dips it in this water and sprinkles the assembly.[31] [30] Bá−ho and um−a−gád. if the circumstances are considered urgent enough to call for its performance. Though. Blood lustration. or on the back of the hand and along the fingers in the case of a sick person. The fowl then became the property of the priest and could never be eaten. on the occasions on which I witnessed this rite. or when it is desired to nullify an evil influence. During the operation he addresses the indwelling evil and bids it begone. the priest seizes a small branch. as was evinced by their efforts to avoid it. Lustration by water. or on the post of the house. that I was the bearer of some malign influence.—When a fowl or a pig has been killed sacrificially. It is performed as a subrite among the Christianized Manóbos of the lake region. the recipients did not seem to relish the aspersion.The Manobos of Mindanao [29] Ka−dú−ut. This ceremony usually follows the preceding one and is performed in all cases where the previous ceremony is applicable. nor of its origin. thereby leaving bloody stripes. for the evil influence that had produced the sickness in the man was supposed to have passed into the fowl. I am inclined to think that it is only an imitation of an institution of the Catholic Church because I never saw it performed by non−Christian Manóbos. Instead of killing the fowl the priest made a small wound in one leg and applied the blood that issued to a sick man. it is presumed. and to have cleansed their hands in the water provided for that purpose. it is customary to smear the blood on the person or object from whom it is desired to drive out the sickness. On one occasion it was performed on me under the impression. This ceremony is very common. I have never been definitely informed as to the reason for the efficacy of this rite. yet it was believed to have great efficacy in removing ill luck and malign influences. old folks and everyday experience are sufficient foundation for the popular belief in its efficacy.—Lustration by water is somewhat similar in its purpose to the preceding ceremony. The following is the cermony[sic]: When the divinities are thought to have eaten the soul or redolence[30] of the viands set out for them. the priest dips his hand in it and draws his bloody finger over the afflicted part. 212 . The ceremony is performed only by a priest and in the following way: Taking blood in a receptacle to the person for whose benefit it is intended. Tradition handed down by the old. or in order to avert a threatened or suspected danger. especially after the occurrence of a very evil dream or a bad conjunction of omens or in case of severe sickness or on the erection of a new house or granary. [31] Paí−ad. I once saw a variation of this ceremony.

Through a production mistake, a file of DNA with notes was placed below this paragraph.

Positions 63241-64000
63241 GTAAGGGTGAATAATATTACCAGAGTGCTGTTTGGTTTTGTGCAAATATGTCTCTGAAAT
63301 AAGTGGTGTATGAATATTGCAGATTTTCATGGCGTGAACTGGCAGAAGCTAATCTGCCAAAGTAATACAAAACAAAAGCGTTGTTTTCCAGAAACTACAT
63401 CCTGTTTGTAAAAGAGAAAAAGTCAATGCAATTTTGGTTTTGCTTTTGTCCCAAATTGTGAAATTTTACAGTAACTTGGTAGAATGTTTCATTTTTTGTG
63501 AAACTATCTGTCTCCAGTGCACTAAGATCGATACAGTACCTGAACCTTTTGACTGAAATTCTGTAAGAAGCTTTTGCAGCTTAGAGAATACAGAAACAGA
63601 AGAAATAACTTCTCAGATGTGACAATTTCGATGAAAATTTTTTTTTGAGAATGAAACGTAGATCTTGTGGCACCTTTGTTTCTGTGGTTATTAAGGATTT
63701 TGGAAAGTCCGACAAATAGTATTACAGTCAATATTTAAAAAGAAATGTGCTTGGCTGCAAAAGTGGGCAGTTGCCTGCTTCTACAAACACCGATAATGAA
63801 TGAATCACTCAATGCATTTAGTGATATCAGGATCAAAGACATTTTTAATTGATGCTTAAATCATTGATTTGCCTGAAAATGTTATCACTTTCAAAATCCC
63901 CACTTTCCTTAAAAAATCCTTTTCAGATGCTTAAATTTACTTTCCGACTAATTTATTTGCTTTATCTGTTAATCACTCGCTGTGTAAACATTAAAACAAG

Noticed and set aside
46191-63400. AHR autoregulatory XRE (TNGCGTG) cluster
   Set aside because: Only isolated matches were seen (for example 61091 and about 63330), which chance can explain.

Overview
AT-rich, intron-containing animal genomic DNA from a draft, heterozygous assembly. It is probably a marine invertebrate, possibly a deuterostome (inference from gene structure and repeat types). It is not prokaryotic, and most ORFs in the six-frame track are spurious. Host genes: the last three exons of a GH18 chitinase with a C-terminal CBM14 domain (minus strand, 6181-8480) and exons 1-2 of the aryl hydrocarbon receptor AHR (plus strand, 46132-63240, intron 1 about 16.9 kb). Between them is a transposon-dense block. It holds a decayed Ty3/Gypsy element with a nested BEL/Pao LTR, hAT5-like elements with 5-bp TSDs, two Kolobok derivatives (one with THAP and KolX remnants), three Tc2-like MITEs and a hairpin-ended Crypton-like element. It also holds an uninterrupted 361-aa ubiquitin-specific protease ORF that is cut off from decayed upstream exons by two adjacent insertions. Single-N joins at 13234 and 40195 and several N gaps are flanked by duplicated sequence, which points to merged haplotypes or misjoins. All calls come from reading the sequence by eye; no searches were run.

was tightly bound the intended victim. and the eyelids quivered rapidly. calling for a firebrand. The spectators still continued their loud talking with never a care for the scene that was being enacted.The Manobos of Mindanao CHAPTER XXVI. Then the drum and gong boomed out again and the three priestesses circled about in front of the ceremonial shed for about five minutes. The trembling increased in violence until her whole body seemed to be in a convulsion. of the size of these victims. proceeded to dance to the sound of drum and gong. but now the loud belching could be heard. waving their palm fronds over her. as has been constantly stated in this monograph. of the number of guests present. [1] The reader is referred to Chapter XV for a description of the important religious ceremonies and beliefs connected with the subject of death. to Chapter XIV for the birth ceremony. seizing in each hand a piece of palm branch. possibly as menace to lurking enemies. During her prolix harangue to the spirits the other two busied themselves. No words can describe the vehemence of this prolonged belching. All three danced for some five minutes until. who at this period was apparently unconscious of everything. the priestesses circling and sweeping around with their palm branches waving up and down as they swung their arms in graceful movements through the air. seven to each plate.[3] which has been described already. I arrived at the house at about 4 p. while the dancers surged in rapid circles around the possessed one. [3] Ka−má−lig. [2] Añg−kan. After an interval of some 10 minutes the sacred dance was continued. Three women of the priestly order sat down near the ceremonial house and prepared a large number of betel−nut quids for their respective deities. Within a few yards of this had been erected the small houselike structure. her eyeballs protruded. however. Near the pole leading up to the house stood the newly erected rectangular bamboo stand. This continued for several minutes. to Chapter X for rice culture ceremonies. with a few palm fronds arched over it. central Agúsan.[1] I will now give an account of the sacrifice of a pig that took place on the Kasilaían River. SACRIFICES AND WAR RITES THE SACRIFICE OF A PIG Religion is so interwoven with the Manóbo's life. This was rattled off while the spectators were enjoying themselves with betel−nut chewing and while conversation was being carried on in the usual vehement way. placed it upon the resin. after which comparative quiet ensued and another priestess took up the invocation. the gong and drum ceased. of the number of pigs that had been slain. which had been placed there previously. heedless of the services. Finally. one in rearranging the offerings in the little shed. the quids were prepared and placed on the sacred plates. for the recovery of a sick man. while the spectators continued their prattle. whether it be for the recovery of a sick man or to avert evil or to solicit any other favor. the other in lighting more incense. The other two continued their dance around her. until one of them stopped suddenly and began to tremble very perceptibly. The other two priestesses. This sacrifice may be considered typical of the ordinary ceremony in which a pig is immolated. but the spectators never ceased for a moment to ask for a share of them. as if by previous understanding. The drum and gong increased their booming in volume and in rapidity. This consisted of a series of repetitions and circumlocutions in which her favorite deities were reminded of the various sacrifices that had been performed in their honor from time immemorial. They were soon joined by the third officiant. each under its proper heading. 213 . Her eyes assumed a ghastly stare.[2] On this. and of an infinity of other things that it would be tedious to recount. and one of the priestesses broke out into the invocation. It contained several plates full of offerings of uncooked rice and eggs. accompanied as it was by violent trembling and painful gasping. a fat castrated pig. The ceremonies began shortly after my arrival. Her eyes were shaded with one hand and a copious perspiration covered her whole body. except when some one uttered a shrill cry of animation.m. Then one of the priestesses placed a little resin upon a piece of bamboo and. Descriptions of various other ceremonies will be found scattered through this monograph. that it is impossible to group under the heading of religion all the various observances and rites that properly belong to it. of the amount of drink consumed. When finally the music and the dancing ceased her trembling still continued. spiritual or other.